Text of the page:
In the "Note to the reader" the author, Kat Ross, explains that in the sequel, The Thirteenth Gate, she brings together the characters of her Fourth Element series and the Dominion mystery series. So, before I start in this sequel I want first to read the Fourth Element trilogy, probably next month.

Salvation

In the year 2204, humanity is expanding into the wider galaxy in leaps and bounds. Cutting-edge technology of linked jump gates has rendered most forms of transportation—including starships—virtually obsolete. Every place on Earth, every distant planet humankind has settled, is now merely a step away from any other. All seems wonderful—until a crashed alien spaceship of unknown origin is found on a newly located world eighty-nine light-years from Earth, carrying a cargo as strange as it is horrifying. To assess the potential of the threat, a high-powered team is dispatched to investigate. But one of them may not be all they seem. . . .

In the evening I started in Salvation, the first book in the Salvation Sequence by Peter F. Hamilton.

I've read most of Hamilton's books and I like his writing a lot, so I look forward to the start of this new series.

Planet of Adventure

Stranded on the distant planet Tschai, young Adam Reith is the sole survivor of a space mission who discovers the world is inhabited--not only by warring alien cultures, but human slaves as well, taken early in Earth's history. Reith must find a way off planet to warn the Earth of Tschai's deadly existence. ⇧ Against a backdrop of baroque cities and haunted wastelands, sumptuous palaces and riotous inns, Reith will encounter deadly wastrels and murderous aliens, dastardly villains and conniving scoundrels.

And always the random beauty in need of rescue...

Source: GoodReads.

Late in the evening I talked with Adam. He asked me if he could read one of my books and I asked him and Esme to show me the bookcase with the camera, as they are in Mexico and I am in The Netherlands.

I recommended Planet of Adventure by Jack Vance; one of my favourite books by this author.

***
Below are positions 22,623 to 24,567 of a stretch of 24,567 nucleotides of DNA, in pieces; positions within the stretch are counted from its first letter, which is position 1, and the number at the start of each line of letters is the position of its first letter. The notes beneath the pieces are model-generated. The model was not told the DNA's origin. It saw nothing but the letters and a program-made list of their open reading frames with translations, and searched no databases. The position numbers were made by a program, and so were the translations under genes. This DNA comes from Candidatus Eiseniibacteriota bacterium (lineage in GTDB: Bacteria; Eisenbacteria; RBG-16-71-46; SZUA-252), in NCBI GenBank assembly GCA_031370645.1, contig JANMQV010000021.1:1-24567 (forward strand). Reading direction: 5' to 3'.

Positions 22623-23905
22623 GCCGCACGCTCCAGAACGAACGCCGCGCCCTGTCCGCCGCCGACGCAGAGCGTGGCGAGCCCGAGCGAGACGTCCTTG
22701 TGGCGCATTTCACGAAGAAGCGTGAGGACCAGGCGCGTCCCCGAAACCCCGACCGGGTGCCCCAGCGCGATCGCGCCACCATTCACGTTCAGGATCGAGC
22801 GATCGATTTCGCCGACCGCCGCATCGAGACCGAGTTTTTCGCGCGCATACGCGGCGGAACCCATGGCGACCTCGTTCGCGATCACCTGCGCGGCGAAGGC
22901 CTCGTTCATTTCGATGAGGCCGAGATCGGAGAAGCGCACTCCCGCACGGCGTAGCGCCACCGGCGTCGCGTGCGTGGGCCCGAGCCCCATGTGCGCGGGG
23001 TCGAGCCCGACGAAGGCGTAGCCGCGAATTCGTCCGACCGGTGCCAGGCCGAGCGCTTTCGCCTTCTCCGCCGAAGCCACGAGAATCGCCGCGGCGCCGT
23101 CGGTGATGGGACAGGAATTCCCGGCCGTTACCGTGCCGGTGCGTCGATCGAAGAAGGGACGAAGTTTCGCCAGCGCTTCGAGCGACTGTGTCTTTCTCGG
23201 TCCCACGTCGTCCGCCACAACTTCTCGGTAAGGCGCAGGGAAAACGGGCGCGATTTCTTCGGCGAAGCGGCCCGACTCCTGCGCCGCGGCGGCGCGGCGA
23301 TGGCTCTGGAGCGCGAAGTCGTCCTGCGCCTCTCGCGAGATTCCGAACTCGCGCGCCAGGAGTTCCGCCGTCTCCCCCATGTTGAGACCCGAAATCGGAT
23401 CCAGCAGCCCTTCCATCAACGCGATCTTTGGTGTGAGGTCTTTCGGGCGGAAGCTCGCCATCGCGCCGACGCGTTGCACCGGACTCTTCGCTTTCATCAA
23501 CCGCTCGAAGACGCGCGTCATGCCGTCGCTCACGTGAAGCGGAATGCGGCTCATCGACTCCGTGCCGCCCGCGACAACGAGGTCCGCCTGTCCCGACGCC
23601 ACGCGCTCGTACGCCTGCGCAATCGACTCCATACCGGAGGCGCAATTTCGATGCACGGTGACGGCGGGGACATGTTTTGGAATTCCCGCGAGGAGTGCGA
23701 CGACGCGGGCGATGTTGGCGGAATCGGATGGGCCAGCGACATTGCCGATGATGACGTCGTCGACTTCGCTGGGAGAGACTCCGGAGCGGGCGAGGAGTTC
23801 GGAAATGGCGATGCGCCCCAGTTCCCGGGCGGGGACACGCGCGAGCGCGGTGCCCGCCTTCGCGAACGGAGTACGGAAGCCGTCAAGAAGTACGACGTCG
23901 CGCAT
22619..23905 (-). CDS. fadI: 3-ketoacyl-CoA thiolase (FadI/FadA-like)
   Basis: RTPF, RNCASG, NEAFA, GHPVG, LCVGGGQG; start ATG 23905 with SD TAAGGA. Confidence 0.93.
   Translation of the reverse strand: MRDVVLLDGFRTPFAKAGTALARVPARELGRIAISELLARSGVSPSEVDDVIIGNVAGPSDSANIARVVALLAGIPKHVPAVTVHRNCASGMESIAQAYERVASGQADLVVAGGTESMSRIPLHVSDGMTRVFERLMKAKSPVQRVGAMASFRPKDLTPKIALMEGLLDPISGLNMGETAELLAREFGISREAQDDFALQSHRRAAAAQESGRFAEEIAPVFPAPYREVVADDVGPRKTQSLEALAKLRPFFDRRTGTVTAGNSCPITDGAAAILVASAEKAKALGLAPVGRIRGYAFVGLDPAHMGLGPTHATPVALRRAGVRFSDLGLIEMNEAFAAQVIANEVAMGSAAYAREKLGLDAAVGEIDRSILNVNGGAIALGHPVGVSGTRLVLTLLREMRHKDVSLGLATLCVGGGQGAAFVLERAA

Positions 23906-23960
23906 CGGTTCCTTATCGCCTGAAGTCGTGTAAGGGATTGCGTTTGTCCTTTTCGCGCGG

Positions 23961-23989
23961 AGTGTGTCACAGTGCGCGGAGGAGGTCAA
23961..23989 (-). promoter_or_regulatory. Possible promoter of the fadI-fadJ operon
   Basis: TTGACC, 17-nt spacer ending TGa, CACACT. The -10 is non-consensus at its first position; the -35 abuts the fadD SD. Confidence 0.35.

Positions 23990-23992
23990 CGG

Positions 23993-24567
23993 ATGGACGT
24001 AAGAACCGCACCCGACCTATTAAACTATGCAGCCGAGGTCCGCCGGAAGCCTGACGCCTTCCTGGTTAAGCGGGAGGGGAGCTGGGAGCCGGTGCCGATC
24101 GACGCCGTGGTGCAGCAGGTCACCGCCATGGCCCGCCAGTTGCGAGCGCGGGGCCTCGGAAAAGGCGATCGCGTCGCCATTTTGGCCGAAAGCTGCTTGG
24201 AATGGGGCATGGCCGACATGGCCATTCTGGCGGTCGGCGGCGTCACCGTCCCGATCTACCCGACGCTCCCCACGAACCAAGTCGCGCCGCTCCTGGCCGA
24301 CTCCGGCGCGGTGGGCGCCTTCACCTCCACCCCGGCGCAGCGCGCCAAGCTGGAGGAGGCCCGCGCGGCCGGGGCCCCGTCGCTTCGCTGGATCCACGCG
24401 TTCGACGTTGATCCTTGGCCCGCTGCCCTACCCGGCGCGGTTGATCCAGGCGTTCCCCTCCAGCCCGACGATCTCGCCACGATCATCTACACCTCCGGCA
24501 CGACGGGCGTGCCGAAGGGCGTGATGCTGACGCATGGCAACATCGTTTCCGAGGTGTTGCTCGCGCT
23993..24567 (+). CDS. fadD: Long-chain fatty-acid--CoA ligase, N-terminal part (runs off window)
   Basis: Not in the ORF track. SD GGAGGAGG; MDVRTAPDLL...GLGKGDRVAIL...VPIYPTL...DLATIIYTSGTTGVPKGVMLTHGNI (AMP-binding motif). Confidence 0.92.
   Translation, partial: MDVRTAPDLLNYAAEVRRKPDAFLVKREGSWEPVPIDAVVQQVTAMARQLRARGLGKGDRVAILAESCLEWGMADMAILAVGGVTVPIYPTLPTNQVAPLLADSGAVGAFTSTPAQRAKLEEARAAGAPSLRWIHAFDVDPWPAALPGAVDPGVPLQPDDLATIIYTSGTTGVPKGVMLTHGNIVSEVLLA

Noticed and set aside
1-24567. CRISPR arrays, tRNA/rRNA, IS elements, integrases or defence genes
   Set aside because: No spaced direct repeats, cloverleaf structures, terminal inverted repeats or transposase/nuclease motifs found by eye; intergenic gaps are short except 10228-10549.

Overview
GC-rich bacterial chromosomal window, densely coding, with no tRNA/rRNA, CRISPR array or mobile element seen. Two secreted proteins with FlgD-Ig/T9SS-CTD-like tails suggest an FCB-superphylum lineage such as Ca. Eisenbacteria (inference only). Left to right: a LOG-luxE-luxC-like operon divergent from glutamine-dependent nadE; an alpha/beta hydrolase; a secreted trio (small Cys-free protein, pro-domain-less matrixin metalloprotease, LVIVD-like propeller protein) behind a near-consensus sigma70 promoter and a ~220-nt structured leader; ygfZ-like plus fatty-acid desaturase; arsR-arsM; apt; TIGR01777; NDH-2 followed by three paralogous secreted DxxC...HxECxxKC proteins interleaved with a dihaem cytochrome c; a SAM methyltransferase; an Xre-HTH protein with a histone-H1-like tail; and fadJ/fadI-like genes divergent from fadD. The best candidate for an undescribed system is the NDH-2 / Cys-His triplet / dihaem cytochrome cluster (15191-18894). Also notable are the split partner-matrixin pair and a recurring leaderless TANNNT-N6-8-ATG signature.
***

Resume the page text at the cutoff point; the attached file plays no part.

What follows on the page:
The cover of "Planet of Adventure" by Jack Vance
The cover of "Planet of Adventure" by Jack Vance.

When Adam read the back of the book and discovered his name he jumped up and down and yelled "I am a character in a book". He went outside and told his sister, Alice, as well. He was very happy, more so when I told him he was in fact named after the protagonist in the book.

Code is not Literature

I have started code reading groups at the last two companies I’ve worked at, Etsy and Twitter, and some folks have asked for my advice about code reading and running code reading groups. Tl;dr: don’t start a code reading group. What you should start instead I’ll get to in a moment but first I need to explain how I arrived at my current opinion.

In the evening I read Code is not Literature by Peter Seibel. A recommended read.

YAML: probably not so great after all

Don’t get me wrong, it’s not like YAML is absolutely terrible – it’s probably better than using JSON – but it’s not exactly great either. There are some drawbacks and surprises that are not at all obvious at first, and there are a number of better alternatives such as TOML and other more specialized formats. Personally I’m not likely to use it again when I’ve got a choice.

One good alternative might be to just use commandline flags.

If you must use YAML then I recommend you use StrictYAML, which removes some (though not all) of the more hairy parts.

The above is the conclusion Martin Tournoij reaches in his article YAML: probably not so great after all

Don't Fear the Makefile

I’m writing this because I have the feeling that many developers underestimate the power of Makefiles and they are simply not aware of this nice and handy tool which is installed on nearly every Unix-like machine. To be honest, who have never executed a make install or something similar? Most tutorials I’ve found out there are bloated with stuff, more complex than they would have to and you have to read pages after pages to get the basics.

writes Max in his introduction of Don't Fear the Makefile.